Now this isn’t me being cool and/or edgy. I’m not ironically enjoying these crap characters, rolling my eyes harder than a cheese down an English country hill. They’re poorly drawn, yes, that is a statement of fact. But their artistic ineptitude contrasts so well against the rest of the game. The Division might be a design by committee wasteland of zero ambition, but these NPCs are crystalline beauty. They bask in the reflection of its blandness, becoming shiny pennies at the center of a rancid cat fur cake. If The Division were, say, a car crash of a video game, these NPCs would be the guy who lost a foot. They’re hobbled, but in far better shape than the people splatted across the highway.

I’ve recently been getting into the teachings of David “Avocado” Wolfe. He’s the internet entrepreneur and food supplement shyster you’ve seen on Facebook. He’s an unquestionable bastard, but the dude and his $29.97 bottles of “Longevity Oil”, of which I bought a case of 24, have a point. “Every organism exists as a vehicle for the ennoblement of water into consciousness.” Think about that for a second. The Division is the water. Its NPCs a vehicle of ennoblement. And I, I am unfettered consciousness. I could look at that shoddy writing and pour bubbling hot scorn all over it, but what would it achieve? Is it not better to celebrate joy and good fortune, however small, wherever we find it?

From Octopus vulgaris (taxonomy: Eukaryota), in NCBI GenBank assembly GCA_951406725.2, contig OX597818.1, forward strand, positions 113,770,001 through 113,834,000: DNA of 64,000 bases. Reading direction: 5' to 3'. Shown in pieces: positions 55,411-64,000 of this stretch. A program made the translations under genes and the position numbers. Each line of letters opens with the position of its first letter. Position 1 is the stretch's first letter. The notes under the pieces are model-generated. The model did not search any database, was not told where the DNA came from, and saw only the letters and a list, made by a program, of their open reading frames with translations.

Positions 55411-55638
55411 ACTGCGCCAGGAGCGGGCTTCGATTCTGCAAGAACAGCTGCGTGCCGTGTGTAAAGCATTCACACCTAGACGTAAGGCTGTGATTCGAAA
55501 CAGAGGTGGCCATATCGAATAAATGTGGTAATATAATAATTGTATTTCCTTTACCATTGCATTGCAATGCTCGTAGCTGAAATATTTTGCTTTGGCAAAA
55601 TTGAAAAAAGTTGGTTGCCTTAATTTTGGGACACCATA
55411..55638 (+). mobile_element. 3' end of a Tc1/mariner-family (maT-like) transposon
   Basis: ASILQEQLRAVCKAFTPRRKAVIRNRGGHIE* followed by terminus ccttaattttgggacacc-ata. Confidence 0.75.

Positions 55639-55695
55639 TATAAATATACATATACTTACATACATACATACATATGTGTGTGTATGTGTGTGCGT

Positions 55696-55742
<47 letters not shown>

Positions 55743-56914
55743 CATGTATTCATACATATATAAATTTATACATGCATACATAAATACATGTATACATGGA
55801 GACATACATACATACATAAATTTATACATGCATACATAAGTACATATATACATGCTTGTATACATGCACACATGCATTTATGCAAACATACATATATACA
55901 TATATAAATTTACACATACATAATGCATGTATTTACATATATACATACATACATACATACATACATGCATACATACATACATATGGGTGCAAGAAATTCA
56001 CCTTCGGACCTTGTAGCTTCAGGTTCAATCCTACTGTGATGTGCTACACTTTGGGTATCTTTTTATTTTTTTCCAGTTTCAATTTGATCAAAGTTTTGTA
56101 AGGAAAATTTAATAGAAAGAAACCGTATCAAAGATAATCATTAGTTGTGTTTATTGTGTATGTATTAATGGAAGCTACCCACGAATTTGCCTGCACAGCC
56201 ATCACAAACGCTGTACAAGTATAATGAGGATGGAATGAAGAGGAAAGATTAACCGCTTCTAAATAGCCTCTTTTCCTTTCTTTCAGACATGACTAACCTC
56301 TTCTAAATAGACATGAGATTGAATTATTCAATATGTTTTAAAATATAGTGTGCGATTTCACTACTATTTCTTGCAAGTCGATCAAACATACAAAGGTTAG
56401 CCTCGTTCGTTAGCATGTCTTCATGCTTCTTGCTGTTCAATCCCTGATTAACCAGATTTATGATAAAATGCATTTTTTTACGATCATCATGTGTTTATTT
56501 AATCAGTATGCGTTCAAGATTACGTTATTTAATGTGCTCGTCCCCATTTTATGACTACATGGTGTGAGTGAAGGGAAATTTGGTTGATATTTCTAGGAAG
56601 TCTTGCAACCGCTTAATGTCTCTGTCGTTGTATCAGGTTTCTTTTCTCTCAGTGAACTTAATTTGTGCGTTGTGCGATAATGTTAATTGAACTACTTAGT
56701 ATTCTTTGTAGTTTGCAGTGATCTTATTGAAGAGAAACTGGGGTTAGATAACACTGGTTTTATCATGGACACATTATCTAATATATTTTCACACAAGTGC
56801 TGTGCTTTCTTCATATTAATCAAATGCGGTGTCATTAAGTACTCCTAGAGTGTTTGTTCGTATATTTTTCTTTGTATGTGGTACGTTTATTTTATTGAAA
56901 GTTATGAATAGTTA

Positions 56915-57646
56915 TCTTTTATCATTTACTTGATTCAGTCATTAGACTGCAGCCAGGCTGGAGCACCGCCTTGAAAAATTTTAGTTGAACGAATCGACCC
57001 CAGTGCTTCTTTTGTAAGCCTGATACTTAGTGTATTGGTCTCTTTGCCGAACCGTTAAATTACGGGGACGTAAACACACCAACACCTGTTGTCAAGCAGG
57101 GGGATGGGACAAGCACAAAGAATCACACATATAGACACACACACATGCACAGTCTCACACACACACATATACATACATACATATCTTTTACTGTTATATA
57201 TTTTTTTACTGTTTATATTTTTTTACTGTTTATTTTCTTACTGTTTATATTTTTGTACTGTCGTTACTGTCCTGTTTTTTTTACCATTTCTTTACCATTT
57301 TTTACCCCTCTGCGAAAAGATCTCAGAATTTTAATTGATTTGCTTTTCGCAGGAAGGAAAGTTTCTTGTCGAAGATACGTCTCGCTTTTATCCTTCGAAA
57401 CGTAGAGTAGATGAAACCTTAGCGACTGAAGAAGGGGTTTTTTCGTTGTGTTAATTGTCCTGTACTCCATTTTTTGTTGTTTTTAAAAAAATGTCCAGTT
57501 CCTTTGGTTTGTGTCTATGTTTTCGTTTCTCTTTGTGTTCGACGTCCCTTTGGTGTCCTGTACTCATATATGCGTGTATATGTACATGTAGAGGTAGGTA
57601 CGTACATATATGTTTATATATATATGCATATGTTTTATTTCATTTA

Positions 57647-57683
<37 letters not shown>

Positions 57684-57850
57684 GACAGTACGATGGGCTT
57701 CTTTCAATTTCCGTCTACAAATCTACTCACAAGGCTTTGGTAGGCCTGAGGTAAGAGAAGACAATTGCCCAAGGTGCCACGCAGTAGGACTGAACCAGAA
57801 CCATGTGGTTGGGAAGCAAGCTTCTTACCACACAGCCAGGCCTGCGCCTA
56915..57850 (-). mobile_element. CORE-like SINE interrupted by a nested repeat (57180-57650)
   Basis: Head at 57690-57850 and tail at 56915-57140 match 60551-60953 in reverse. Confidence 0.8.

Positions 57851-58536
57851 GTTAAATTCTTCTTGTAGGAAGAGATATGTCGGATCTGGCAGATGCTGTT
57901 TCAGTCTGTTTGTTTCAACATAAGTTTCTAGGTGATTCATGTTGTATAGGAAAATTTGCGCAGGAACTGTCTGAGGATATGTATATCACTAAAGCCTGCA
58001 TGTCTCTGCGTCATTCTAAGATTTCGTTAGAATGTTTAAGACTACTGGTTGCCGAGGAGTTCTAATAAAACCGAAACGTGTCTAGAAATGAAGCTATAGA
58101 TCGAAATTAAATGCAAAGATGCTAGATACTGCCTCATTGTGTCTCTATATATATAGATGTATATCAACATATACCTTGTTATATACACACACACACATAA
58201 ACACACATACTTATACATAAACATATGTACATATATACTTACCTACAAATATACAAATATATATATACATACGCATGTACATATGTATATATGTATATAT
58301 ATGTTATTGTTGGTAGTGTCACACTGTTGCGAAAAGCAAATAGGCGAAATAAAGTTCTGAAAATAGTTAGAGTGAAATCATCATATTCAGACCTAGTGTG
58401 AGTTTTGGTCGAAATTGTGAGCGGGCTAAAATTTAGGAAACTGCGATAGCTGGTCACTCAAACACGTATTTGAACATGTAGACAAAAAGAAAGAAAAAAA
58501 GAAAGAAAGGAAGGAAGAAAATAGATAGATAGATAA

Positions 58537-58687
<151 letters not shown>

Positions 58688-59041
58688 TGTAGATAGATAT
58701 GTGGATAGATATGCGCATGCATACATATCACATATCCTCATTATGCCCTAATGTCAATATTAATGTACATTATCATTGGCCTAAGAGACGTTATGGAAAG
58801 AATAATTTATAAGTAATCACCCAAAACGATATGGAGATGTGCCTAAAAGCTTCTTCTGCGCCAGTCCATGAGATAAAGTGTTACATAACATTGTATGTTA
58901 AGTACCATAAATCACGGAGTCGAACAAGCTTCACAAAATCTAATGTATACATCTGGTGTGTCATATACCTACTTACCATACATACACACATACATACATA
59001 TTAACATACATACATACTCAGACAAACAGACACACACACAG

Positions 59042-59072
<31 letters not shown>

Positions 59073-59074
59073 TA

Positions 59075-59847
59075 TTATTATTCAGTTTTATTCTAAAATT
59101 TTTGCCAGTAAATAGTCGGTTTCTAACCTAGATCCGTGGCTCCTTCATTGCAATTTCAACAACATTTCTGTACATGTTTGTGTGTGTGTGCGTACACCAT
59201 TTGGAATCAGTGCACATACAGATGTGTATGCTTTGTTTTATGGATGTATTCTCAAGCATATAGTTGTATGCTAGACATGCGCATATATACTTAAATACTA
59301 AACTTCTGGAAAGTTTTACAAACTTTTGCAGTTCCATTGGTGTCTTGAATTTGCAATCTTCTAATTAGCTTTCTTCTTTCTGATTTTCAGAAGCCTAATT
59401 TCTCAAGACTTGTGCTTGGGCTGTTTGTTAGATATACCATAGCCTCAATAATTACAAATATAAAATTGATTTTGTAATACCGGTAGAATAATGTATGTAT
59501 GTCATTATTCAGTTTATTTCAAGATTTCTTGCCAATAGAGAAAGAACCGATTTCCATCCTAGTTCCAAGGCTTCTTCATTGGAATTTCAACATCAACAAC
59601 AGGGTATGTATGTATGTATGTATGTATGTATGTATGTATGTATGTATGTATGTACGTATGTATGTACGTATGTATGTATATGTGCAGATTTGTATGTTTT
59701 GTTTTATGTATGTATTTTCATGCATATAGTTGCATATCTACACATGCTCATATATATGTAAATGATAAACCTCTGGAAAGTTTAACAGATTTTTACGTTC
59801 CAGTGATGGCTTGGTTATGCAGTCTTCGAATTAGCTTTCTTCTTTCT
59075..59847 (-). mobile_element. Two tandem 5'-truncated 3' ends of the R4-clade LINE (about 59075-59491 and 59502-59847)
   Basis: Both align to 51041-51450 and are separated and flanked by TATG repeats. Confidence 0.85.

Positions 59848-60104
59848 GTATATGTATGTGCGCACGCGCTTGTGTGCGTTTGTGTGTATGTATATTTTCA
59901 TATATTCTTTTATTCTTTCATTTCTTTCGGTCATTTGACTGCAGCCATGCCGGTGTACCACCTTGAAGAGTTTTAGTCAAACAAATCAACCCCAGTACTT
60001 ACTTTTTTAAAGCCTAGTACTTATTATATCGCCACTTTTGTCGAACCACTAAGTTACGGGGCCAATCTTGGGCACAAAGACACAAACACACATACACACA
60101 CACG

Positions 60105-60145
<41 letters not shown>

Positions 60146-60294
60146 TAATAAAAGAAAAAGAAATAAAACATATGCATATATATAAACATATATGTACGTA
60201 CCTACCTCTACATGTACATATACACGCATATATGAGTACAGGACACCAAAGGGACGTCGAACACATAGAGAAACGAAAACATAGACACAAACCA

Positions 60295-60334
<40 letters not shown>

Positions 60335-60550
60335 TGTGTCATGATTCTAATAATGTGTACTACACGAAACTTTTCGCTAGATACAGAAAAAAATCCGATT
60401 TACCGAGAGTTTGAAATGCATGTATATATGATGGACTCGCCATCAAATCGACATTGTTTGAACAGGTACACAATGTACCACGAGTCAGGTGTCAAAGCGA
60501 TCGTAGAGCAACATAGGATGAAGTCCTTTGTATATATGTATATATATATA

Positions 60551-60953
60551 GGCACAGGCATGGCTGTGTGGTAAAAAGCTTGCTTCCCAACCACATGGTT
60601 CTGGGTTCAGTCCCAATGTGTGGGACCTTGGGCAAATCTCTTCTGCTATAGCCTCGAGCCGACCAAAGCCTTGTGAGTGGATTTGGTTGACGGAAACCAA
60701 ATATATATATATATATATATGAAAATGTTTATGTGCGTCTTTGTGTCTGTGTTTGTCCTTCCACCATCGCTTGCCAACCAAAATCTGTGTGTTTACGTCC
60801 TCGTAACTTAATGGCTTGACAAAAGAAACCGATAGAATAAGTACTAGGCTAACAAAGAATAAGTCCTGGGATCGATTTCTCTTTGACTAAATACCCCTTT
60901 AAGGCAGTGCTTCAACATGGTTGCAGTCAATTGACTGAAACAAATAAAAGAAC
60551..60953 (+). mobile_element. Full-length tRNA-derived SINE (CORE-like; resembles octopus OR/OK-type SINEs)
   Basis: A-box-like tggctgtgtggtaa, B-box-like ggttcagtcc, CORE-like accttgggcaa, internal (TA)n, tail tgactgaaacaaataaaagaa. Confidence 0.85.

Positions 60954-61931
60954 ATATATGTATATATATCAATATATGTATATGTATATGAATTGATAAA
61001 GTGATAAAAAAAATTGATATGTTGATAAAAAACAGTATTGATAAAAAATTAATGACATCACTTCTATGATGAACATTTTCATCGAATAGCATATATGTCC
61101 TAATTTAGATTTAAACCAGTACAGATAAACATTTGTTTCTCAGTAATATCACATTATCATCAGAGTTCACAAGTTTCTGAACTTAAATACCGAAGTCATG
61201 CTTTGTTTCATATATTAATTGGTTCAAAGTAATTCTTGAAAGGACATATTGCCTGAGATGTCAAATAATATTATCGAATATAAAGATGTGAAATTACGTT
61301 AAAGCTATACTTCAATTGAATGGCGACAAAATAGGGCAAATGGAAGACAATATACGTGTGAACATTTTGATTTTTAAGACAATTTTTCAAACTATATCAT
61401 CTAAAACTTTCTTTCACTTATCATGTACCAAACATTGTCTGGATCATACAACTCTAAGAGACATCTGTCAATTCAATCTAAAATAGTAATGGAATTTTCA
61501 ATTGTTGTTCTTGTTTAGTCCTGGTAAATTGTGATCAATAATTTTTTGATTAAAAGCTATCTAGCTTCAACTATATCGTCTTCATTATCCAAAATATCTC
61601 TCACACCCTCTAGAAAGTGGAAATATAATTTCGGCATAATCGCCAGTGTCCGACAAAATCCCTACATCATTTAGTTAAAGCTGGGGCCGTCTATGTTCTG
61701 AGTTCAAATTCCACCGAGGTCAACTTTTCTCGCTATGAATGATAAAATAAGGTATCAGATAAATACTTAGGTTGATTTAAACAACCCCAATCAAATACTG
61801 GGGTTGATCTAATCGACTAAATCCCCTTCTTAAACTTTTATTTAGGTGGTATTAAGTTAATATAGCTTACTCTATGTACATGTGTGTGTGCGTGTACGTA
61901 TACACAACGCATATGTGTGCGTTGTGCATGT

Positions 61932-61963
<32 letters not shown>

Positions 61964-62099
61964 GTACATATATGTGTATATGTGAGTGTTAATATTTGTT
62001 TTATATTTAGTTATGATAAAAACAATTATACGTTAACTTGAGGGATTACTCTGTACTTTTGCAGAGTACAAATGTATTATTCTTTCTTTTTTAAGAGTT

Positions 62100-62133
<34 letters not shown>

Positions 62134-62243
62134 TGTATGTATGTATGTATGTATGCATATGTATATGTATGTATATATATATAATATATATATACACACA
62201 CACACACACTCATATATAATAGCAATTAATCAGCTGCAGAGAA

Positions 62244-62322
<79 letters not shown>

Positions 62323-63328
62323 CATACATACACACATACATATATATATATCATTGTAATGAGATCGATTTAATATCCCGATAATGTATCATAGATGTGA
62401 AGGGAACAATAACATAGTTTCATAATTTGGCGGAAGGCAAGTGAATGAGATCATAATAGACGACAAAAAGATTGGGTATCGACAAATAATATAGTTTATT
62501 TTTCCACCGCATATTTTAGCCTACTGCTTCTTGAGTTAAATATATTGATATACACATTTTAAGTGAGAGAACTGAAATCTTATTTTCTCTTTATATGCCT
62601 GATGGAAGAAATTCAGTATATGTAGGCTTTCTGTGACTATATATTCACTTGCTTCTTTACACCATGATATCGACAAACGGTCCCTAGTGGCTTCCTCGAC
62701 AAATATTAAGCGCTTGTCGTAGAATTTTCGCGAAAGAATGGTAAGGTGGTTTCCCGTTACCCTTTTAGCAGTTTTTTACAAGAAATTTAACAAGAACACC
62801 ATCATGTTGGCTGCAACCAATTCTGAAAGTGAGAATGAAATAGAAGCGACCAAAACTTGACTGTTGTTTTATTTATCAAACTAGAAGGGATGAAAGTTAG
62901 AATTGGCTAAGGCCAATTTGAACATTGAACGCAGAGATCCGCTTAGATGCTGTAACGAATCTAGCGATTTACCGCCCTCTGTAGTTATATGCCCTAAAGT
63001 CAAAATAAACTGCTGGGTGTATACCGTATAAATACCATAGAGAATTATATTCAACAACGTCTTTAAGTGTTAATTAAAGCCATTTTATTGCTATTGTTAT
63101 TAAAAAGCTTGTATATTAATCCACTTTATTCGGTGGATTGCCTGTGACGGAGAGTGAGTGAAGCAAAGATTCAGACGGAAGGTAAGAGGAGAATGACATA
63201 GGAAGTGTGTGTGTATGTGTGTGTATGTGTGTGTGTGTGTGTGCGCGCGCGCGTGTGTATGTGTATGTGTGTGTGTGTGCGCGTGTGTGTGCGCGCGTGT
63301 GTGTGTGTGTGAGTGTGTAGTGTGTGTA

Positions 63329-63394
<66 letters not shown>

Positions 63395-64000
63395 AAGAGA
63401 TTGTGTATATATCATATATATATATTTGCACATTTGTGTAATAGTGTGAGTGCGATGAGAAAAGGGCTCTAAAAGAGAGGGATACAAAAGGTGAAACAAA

The Division is a poor video game—that much is true. But buried within is something wonderful and human: abject failure. As I’ve learned walking David’s “Avocado Way” self-help plan ($19.99 / month, billed yearly), failure is something we should embrace, not fear. Without failure, we can never grow. With this in mind, I’m stoked for The Division 2 and the many, many areas it could improve upon the original. A reason to be happy if ever there was one—I pre-ordered my season pass this morning.

Leigh Harrison lives in London, and works in communications for a medical charity. He likes canals and rivers a great deal, and spends a lot of his time walking. He occasionally says things about videogames on the Internet, and other things on The Twitter.